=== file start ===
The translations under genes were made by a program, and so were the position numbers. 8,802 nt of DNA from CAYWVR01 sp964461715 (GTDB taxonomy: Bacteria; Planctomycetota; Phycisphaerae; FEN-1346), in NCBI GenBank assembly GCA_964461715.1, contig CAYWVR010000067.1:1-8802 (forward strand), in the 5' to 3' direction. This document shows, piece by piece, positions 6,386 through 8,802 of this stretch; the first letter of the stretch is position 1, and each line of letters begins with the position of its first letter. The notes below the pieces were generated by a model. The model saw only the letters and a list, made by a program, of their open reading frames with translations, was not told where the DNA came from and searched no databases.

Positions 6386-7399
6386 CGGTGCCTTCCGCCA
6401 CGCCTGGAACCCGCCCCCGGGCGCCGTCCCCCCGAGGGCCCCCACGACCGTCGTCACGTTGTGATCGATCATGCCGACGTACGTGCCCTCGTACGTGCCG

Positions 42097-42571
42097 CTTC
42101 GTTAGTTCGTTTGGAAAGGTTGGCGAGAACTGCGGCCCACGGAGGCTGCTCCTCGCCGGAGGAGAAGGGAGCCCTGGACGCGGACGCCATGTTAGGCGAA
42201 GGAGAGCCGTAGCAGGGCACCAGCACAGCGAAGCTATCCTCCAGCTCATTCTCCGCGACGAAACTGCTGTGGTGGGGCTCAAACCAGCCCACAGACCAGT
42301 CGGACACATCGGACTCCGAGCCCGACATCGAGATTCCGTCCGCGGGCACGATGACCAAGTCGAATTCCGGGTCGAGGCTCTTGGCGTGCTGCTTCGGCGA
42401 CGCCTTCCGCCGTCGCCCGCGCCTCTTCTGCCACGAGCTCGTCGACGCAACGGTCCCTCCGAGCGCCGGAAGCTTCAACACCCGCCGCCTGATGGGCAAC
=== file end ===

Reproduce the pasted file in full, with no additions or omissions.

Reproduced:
The translations under genes were made by a program, and so were the position numbers. 8,802 nt of DNA from CAYWVR01 sp964461715 (GTDB taxonomy: Bacteria; Planctomycetota; Phycisphaerae; FEN-1346), in NCBI GenBank assembly GCA_964461715.1, contig CAYWVR010000067.1:1-8802 (forward strand), in the 5' to 3' direction. This document shows, piece by piece, positions 6,386 through 8,802 of this stretch; the first letter of the stretch is position 1, and each line of letters begins with the position of its first letter. The notes below the pieces were generated by a model. The model saw only the letters and a list, made by a program, of their open reading frames with translations, was not told where the DNA came from and searched no databases.

Positions 6386-7399
6386 CGGTGCCTTCCGCCA
6401 CGCCTGGAACCCGCCCCCGGGCGCCGTCCCCCCGAGGGCCCCCACGACCGTCGTCACGTTGTGATCGATCATGCCGACGTACGTGCCCTCGTACGTGCCG

Positions 42097-42571
42097 CTTC
42101 GTTAGTTCGTTTGGAAAGGTTGGCGAGAACTGCGGCCCACGGAGGCTGCTCCTCGCCGGAGGAGAAGGGAGCCCTGGACGCGGACGCCATGTTAGGCGAA
42201 GGAGAGCCGTAGCAGGGCACCAGCACAGCGAAGCTATCCTCCAGCTCATTCTCCGCGACGAAACTGCTGTGGTGGGGCTCAAACCAGCCCACAGACCAGT
42301 CGGACACATCGGACTCCGAGCCCGACATCGAGATTCCGTCCGCGGGCACGATGACCAAGTCGAATTCCGGGTCGAGGCTCTTGGCGTGCTGCTTCGGCGA
42401 CGCCTTCCGCCGTCGCCCGCGCCTCTTCTGCCACGAGCTCGTCGACGCAACGGTCCCTCCGAGCGCCGGAAGCTTCAACACCCGCCGCCTGATGGGCAAC